At the conclusion of the experiment, diets and ileal samples were analyzed for dry matter, gross energy, crude protein, amino acids (AA), acid-hydrolyzed ether extract (AEE), and starch, and AID was calculated (Stein et al., 2007). Dry matter, AEE, and total dietary fiber (TDF), were analyzed in diets and fecal samples. Gross energy was also analyzed in fecal and urine samples, and the ATTD was calculated (Adeola, 2011). Values for digestible energy (DE) and metabolizable energy (ME) were calculated as well (NRC, 2012).



No differences in daily feed intake, dry matter intake, and gross energy intake were observed between treatments (Table 1). Excretion of gross energy and other nutrients in feces was not influenced by dietary treatment and ATTD of dry matter, gross energy, AEE, and TDF were also not affected by inclusion of the Bacillus toyonensis M15750 in the diet. Therefore, digestible energy and metabolizable energy were not different between the two treatments.

Apparent ileal digestibility of dry matter and gross energy was greater (P < 0.05) in the diet supplemented with the Bacillus toyonensis M15750 compared with basal diet (Table 2). In addition, the AID of starch tended to be greater (P ≤ 0.05) in the diet supplemented with the Bacillus toyonensis M15750 than in the basal diet. However, the AID of crude protein, AEE, and most of AA was not different between basal diet and diet supplemented with the Bacillus toyonensis M15750, with exception for AID of Met that had a tendency to increase (P ≤ 0.05) if the Bacillus toyonensis M15750 was included in the diet.


Key points

  • The probiotic Bacillus toyonensis used in this experiment, increased the AID of dry matter, gross energy, and had tendency to increase AID of starch in the diets.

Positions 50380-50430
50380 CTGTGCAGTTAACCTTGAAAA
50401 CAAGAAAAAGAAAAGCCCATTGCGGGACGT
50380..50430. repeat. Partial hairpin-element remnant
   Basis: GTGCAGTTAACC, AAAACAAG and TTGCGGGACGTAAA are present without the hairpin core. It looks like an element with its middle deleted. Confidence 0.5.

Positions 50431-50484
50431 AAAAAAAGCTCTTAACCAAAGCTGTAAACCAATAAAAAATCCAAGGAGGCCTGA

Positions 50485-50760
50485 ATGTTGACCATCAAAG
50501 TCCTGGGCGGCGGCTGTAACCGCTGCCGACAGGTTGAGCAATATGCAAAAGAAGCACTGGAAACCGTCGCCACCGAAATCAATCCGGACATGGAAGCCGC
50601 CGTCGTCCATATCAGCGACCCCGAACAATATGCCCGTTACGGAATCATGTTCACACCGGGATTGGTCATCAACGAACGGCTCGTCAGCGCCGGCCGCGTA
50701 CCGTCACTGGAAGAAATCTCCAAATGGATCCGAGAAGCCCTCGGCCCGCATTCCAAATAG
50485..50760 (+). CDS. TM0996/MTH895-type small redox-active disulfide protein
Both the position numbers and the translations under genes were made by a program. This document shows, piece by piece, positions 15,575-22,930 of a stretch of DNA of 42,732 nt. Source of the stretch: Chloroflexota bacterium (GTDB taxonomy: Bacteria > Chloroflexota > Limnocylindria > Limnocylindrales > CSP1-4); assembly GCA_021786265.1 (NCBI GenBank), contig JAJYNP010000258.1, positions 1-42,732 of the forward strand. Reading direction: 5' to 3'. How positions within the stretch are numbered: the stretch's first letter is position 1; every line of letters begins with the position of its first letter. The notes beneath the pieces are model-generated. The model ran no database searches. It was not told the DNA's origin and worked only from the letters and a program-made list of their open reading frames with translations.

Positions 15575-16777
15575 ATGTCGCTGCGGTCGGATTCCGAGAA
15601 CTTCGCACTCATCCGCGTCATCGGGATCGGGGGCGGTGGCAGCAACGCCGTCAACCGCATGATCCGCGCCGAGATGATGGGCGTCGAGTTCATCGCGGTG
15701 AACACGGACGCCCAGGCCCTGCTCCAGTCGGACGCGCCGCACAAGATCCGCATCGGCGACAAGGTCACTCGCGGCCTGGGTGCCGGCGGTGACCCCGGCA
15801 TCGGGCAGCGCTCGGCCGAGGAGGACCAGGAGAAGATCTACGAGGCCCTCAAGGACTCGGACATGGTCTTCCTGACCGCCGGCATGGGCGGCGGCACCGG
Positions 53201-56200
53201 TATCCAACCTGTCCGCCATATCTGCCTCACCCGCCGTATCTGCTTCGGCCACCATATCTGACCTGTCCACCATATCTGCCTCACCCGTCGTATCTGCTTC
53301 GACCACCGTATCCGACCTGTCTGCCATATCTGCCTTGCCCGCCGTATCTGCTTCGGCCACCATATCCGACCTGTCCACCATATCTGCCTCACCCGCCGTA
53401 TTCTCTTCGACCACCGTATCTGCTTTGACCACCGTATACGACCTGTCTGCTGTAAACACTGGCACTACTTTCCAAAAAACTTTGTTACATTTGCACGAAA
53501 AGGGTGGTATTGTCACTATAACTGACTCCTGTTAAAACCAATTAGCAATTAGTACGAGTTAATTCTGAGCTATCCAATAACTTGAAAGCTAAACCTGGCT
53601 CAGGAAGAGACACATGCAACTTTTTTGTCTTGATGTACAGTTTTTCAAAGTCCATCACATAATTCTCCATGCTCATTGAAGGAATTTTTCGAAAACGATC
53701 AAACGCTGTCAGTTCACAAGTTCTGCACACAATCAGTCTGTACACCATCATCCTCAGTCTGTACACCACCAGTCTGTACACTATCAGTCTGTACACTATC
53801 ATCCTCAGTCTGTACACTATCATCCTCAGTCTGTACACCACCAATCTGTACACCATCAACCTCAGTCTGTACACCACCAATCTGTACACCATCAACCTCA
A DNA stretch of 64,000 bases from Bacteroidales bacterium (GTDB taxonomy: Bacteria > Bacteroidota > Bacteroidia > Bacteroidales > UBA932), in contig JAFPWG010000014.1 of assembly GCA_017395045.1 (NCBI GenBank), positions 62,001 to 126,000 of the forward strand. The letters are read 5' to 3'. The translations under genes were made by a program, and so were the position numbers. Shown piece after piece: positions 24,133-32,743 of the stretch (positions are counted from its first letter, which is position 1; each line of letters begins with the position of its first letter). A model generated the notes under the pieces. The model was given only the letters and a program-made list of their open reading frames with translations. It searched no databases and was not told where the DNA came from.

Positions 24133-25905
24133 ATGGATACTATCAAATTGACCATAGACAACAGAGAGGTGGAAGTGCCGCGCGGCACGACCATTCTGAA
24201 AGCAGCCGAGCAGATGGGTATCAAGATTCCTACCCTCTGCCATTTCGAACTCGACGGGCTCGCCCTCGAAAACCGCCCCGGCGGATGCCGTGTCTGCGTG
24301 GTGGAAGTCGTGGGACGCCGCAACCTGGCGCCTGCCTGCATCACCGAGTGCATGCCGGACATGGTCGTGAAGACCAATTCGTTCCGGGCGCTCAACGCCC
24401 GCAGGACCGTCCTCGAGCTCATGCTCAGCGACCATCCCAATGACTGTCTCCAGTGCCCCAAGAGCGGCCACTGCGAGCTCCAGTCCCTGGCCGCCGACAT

• No differences were observed for the ATTD of energy or nutrients between the 2 diets, which indicates that the increased digestibility in the small intestine of pigs fed the diet supplemented with Bacillus toyonensis M15750 was offset by a reduction in hindgut fermentation.
  • These results indicate that inclusion of probiotic Bacillus toyonensis M15750 in diets for weanling pigs have the potential to improve the AID of gross energy and starch.


Table 1. Apparent total tract digestibility (ATTD) of gross energy (GE), dry matter (DM), acid hydrolyzed ether extract (AEE), and total dietary fiber, and DE and ME in diets without or with the Bacillus toyonensis M157501

         1Data are means of 6 observations for the basal diet and 7 observations for the diet with the Bacillus strain.

         2IDF = insoluble dietary fiber; SDF = soluble dietary fiber; TDF = total dietary fiber.


Table 2. Apparent ileal digestibility (AID) of dry matter (DM), crude protein (CP), acid hydrolyzed ether extract (AEE), starch, and amino acids (AA) in pigs fed diets without or with a Bacillus toyonensis M157501

          a-b Means within a row lacking a common superscript letter are different (P < 0.05)

          1Data are means of 6 observations for the basal diet and 7 observations for the diet with the Bacillus strain.